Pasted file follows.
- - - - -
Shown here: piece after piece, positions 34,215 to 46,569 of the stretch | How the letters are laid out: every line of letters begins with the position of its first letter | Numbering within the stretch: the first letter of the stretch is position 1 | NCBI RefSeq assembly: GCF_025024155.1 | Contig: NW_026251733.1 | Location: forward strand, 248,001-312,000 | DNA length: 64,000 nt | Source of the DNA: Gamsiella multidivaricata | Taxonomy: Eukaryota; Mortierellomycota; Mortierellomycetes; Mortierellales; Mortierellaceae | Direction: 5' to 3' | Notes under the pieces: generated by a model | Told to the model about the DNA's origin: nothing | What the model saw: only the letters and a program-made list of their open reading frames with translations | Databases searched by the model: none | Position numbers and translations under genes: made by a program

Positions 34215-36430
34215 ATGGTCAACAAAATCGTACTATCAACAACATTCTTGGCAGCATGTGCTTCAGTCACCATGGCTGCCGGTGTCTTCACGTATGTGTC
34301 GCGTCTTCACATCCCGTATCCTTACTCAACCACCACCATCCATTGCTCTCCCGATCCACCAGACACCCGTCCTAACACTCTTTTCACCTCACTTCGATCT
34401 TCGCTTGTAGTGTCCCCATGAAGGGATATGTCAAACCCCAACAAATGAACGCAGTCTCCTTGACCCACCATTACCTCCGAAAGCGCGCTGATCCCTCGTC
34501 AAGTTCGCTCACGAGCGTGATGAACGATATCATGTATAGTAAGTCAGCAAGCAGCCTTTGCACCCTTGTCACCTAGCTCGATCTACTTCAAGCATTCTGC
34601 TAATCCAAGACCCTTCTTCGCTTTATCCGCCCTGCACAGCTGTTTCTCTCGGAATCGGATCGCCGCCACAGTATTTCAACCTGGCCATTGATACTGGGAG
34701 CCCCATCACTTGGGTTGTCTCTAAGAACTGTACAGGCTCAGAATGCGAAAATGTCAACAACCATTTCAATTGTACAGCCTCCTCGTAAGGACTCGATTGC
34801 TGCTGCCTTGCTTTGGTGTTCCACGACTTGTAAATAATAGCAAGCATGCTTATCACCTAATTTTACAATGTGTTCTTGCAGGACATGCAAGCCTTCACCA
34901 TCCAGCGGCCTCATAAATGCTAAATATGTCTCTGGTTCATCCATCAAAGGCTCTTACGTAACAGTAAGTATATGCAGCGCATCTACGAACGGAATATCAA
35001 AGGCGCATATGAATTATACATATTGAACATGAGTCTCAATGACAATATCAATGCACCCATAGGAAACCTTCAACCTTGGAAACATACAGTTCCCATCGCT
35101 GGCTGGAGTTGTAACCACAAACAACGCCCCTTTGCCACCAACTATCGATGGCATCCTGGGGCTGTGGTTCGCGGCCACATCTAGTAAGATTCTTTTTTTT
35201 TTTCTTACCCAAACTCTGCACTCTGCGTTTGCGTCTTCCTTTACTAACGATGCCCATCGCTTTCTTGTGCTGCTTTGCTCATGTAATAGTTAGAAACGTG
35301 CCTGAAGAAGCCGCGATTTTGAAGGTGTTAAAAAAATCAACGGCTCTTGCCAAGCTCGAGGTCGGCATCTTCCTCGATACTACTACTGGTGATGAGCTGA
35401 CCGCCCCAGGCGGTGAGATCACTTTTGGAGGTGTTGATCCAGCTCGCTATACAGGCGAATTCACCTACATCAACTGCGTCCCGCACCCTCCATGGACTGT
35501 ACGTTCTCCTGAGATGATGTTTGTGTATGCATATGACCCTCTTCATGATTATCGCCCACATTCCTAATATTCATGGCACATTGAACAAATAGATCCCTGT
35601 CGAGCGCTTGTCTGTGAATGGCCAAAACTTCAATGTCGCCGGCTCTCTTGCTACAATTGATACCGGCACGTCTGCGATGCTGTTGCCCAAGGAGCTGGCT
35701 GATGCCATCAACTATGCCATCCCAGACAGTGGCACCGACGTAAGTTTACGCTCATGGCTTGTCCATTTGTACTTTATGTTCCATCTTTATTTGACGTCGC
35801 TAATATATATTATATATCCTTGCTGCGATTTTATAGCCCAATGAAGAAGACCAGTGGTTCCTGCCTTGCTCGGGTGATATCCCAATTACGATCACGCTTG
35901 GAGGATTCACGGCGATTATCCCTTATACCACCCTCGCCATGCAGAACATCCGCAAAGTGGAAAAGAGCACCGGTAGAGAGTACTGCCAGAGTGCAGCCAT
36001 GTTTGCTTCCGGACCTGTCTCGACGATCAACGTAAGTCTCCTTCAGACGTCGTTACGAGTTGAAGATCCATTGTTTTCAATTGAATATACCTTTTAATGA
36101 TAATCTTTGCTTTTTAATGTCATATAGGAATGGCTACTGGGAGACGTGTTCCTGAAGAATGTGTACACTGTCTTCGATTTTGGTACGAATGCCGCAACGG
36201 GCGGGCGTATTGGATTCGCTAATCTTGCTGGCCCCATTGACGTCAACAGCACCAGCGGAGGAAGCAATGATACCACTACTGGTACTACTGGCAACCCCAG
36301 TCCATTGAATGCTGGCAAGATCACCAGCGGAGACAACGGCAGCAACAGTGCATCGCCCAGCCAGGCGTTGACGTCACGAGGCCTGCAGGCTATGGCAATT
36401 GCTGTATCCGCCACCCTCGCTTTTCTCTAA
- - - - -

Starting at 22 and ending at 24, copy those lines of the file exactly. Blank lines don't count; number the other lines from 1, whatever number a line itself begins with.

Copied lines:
36101 TAATCTTTGCTTTTTAATGTCATATAGGAATGGCTACTGGGAGACGTGTTCCTGAAGAATGTGTACACTGTCTTCGATTTTGGTACGAATGCCGCAACGG
36201 GCGGGCGTATTGGATTCGCTAATCTTGCTGGCCCCATTGACGTCAACAGCACCAGCGGAGGAAGCAATGATACCACTACTGGTACTACTGGCAACCCCAG
36301 TCCATTGAATGCTGGCAAGATCACCAGCGGAGACAACGGCAGCAACAGTGCATCGCCCAGCCAGGCGTTGACGTCACGAGGCCTGCAGGCTATGGCAATT